Which Kind of Pool Heater Should I Use?
Posted: July 8, 2019
If you own an outdoor pool in Central Massachusetts, you probably know that the weather here in the Worcester area can vary quite a bit in the summer, with typical high temperatures topping out in the upper 70s to low 80s.
As it turns out, that’s right in line with the American Red Cross’ recommendation for the pool water temperature needed for leisurely swimming.
The problem is that nighttime temperatures here in the Bay State can dip into the 50s – not a good recipe for retaining heat. To keep a pool consistently comfortable for swimming, you may need a pool heater.
The question is, what kind of pool heater should you buy?
Here are a few thoughts on what kind of pool heaters will keep your pool water the perfect temperature this summer.
- If you like a cooler pool (up to about 72°), a solar pool heater could be an option. Just remember that solar pool heating will only raise the water temperature about 10° to 15° above the average outdoor temperature, which means that swimming on cooler mornings and evenings, or later in the season, will probably be an extremely “refreshing” experience. It’s also important to keep in mind that this temperature may be too cool for young children and the elderly.
- If you like a moderately warm to cool pool (76-77°F), an electric heat pump could be an option, especially on a hot summer afternoon. A heat pump uses heat in the outdoor air to warm the pool rather than generating heat on its own. The problem with a heat pump is that it is limited by the amount of heat in the air: the colder the outside temperature, the worse a heat pump operates (just the opposite of what you want).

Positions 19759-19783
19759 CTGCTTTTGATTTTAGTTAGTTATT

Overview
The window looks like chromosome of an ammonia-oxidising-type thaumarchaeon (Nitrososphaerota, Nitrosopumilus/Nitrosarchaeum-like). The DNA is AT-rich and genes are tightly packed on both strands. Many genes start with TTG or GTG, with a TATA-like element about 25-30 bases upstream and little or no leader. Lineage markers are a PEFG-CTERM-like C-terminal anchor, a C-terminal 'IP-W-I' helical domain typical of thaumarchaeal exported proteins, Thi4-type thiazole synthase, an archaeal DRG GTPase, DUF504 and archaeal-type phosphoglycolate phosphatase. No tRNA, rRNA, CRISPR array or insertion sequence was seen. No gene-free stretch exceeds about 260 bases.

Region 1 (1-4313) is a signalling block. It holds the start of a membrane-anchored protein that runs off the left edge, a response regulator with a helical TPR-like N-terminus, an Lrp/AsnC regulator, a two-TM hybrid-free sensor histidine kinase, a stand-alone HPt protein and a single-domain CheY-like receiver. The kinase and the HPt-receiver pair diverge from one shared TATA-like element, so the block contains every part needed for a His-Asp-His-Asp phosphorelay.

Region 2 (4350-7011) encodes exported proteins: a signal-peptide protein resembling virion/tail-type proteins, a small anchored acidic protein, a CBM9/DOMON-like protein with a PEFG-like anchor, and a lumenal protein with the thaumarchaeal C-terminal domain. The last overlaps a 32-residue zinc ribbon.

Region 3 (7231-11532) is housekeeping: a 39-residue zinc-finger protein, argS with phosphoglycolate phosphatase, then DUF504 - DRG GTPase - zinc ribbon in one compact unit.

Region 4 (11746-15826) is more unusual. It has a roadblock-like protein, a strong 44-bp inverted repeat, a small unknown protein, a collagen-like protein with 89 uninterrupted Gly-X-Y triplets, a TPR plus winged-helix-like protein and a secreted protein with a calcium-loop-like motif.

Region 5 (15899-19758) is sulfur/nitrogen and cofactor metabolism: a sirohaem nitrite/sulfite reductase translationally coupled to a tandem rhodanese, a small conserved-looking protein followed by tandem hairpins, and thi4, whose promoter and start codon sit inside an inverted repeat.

- If you prefer a warmer pool (consistently in the 80 -85 degree range day and night, all summer long), gas heating is really your only option. Natural gas is a possibility, but the problem with it is that you have to run a line to your pool to supply it, which may be difficult (or even possible). A propane pool heater, on the other hand, can be installed anywhere and connected directly to your home’s propane tank (or to a dedicated tank, if you prefer).
Propane gas is also a better solution if you need to heat your pool quickly – if, for example, you spend time significant time away from home and you turn off your pool heater when no one is there to enjoy it.
The bottom line
To get the most out of your summer swim season here in Massachusetts, it’s a good idea to invest in a pool heater – and if you prefer your pool on the warm side and lack a natural gas hookup, a propane pool heater is the only way to go.
To learn more about propane pool heaters – or to get reliable propane gas delivery in MA for your current propane pool heater and other outdoor living appliances – contact the propane experts at Pioneer today!